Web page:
Tough notebook a life-saver

Everything about Panasonic's Toughbook CF-30 feels high quality but you certainly wouldn't buy it unless you had a good reason for it

If Toshiba's shiny, black and white Portege R400 laptop — reviewed last week — is among the supermodels of laptops, the Panasonic’s Toughbook CF-30 would be the notebook equivalent of a bushman, a dirty hunter dragging home a dead deer or the toughest of rugby players.

When I turned this little beast on and started using it I instantly felt like a fearless reporter, filing stories from the Gaza strip, the mountains of Afghanistan or somewhere in the Middle East, while under fire. It sure does look like it could stop a bullet, and in fact it can. A Panasonic Toughbook laptop allegedly saved a life when it took a bullet for a US soldier in Iraq.

I was a bit disappointed, though, to discover that the one sent to me for review didn’t have that funky little extendable antenna at the top of the screen (that I had seen in pictures).

Panasonic’s CF-30 weighs around 4kg mainly due to the robust magnesium alloy casing, the battery pack and the shock-mounted and removable hard drive, contained in a stainless steel case.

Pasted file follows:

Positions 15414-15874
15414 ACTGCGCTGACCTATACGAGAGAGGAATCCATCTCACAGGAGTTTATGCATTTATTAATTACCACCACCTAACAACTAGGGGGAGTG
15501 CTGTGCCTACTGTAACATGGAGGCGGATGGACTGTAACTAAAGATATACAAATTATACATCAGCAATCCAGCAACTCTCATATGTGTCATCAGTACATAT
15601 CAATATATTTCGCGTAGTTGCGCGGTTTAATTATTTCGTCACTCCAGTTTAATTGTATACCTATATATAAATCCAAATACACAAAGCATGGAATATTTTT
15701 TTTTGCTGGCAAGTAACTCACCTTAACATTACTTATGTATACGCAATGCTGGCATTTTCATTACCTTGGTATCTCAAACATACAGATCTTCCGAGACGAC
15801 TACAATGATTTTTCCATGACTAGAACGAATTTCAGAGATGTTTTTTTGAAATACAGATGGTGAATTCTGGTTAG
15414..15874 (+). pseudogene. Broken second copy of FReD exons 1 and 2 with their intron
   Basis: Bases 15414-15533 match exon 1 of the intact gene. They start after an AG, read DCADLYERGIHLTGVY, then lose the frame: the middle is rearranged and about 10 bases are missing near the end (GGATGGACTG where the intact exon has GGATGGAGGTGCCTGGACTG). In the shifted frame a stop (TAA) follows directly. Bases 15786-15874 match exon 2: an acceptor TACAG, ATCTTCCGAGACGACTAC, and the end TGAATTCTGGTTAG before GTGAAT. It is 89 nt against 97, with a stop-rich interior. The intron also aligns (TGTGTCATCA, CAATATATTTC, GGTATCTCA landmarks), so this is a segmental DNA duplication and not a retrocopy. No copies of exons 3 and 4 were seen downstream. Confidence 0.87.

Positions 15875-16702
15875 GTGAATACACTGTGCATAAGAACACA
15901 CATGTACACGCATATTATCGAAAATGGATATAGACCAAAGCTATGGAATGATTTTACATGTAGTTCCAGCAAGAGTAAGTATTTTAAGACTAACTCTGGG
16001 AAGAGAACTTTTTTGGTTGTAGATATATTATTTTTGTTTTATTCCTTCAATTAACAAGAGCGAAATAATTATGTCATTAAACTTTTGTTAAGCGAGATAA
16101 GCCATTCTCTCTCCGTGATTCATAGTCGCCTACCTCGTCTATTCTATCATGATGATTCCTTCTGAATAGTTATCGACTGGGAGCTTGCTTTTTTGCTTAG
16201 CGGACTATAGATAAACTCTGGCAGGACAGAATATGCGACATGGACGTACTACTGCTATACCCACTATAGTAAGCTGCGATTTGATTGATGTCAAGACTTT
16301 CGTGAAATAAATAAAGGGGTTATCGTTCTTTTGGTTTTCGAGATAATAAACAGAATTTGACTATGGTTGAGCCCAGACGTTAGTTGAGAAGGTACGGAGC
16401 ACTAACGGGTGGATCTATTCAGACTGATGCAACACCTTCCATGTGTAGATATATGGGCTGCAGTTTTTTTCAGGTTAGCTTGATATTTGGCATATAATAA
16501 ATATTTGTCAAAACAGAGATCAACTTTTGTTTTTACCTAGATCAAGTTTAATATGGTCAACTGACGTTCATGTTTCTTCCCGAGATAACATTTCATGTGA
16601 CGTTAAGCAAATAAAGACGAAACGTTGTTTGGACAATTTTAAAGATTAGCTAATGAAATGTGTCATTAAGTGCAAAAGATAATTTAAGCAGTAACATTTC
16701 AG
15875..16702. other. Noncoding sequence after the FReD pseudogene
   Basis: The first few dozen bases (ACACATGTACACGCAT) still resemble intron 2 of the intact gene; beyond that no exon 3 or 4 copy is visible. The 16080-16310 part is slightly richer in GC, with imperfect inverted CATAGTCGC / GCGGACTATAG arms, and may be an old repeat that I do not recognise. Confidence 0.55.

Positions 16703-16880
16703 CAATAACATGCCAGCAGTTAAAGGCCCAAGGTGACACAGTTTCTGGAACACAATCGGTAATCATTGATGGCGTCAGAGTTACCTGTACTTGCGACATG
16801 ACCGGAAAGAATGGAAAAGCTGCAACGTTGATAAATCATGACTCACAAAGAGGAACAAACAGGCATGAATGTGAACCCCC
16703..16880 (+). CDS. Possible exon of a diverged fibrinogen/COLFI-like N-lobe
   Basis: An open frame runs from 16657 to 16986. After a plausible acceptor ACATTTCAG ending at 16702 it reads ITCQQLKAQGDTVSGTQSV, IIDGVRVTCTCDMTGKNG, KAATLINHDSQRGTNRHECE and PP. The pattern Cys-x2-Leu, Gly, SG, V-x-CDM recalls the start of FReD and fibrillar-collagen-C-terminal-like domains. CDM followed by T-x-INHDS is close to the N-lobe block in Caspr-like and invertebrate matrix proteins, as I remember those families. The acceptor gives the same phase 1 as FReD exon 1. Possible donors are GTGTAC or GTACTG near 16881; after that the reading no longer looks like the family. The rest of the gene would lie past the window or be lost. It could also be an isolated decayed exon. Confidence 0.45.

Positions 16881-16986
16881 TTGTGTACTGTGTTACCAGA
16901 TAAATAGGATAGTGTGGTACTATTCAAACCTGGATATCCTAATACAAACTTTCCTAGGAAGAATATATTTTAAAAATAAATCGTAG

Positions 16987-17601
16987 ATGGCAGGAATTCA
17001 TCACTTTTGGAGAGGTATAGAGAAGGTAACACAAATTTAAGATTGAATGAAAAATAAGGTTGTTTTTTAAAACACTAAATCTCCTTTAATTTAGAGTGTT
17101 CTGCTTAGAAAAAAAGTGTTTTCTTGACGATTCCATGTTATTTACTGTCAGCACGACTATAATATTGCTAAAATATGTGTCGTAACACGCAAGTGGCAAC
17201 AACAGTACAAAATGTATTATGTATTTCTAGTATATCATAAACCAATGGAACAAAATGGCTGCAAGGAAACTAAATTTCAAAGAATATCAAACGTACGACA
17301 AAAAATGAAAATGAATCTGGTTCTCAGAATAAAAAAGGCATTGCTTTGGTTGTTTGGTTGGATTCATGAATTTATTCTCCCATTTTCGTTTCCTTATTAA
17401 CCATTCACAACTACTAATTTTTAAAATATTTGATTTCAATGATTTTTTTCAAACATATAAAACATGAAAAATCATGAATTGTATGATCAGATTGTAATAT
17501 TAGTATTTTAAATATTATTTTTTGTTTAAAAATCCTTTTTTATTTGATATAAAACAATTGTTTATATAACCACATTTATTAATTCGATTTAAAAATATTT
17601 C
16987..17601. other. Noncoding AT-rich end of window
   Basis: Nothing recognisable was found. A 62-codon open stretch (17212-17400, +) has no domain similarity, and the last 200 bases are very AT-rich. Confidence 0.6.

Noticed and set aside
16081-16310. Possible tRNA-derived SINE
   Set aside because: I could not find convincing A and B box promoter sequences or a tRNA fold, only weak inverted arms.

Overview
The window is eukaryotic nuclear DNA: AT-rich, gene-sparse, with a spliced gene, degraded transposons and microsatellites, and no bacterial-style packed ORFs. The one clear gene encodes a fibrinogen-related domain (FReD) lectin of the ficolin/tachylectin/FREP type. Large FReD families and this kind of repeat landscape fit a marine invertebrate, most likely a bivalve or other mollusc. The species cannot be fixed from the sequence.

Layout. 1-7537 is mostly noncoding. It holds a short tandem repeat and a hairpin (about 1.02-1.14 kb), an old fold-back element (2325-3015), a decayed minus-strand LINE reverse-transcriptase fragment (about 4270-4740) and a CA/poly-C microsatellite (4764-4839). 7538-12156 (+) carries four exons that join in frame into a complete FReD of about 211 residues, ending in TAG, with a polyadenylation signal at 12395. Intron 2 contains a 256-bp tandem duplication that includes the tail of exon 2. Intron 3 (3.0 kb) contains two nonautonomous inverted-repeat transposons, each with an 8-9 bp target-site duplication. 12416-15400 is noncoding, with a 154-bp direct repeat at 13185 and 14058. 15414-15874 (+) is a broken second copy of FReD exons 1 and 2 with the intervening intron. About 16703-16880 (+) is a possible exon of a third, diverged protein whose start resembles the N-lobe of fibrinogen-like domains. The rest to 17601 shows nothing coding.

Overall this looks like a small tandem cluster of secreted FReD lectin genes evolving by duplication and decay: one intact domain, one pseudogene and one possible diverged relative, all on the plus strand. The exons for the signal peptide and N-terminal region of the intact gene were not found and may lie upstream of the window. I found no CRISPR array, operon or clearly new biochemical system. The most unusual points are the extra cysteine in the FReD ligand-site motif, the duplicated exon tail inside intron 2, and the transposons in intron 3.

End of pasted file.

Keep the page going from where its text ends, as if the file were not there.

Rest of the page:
The laptop has a handle which makes it easy to carry around. The stylus for the touchscreen is stored in the handle, by the way. It took me a little while to figure that one out.

The CF-30 ships with Windows XP Professional and a 1.66GHz L2400 Core Duo processor. The base model comes with 512MB of RAM and a 60GB hard drive. It has integrated 802.11 a/b/g wireless LAN. Enhancements like EV-DO and HSDPA connectivity and a GPS receiver are optional.

The 13.3-inch XGA touchscreen has a brightness of 1000 nits (or candela per square metre), which should make use and viewing in full daylight a piece of cake.

I tried it with the screen facing our floor-to-ceiling office windows and had no problems reading the screen.

I love the battery life. When I tested the laptop it was showing five hours at full speed. The word is that it lasts for up to seven hours.

Everything about the CF-30 feels high quality — the little latches, the strong shell and hinges, the ultra-bright screen and the sealed keyboard and ports.

But it is chunky and heavy and you certainly wouldn’t buy it unless you had a good reason for it. However, it does make you feel like your job is really important — in a life-saving kind of way.

The CF-30 with touchscreen will set you back $6699, while the non-touchscreen model costs $5599.

Join the newsletter!

Or

Sign up to gain exclusive access to email subscriptions, event invitations, competitions, giveaways, and much more.

Membership is free, and your security and privacy remain protected. View our privacy policy before signing up.

Error: Please check your email address.

Tags laptopPanasonicnotebookToughbook

Show Comments
[]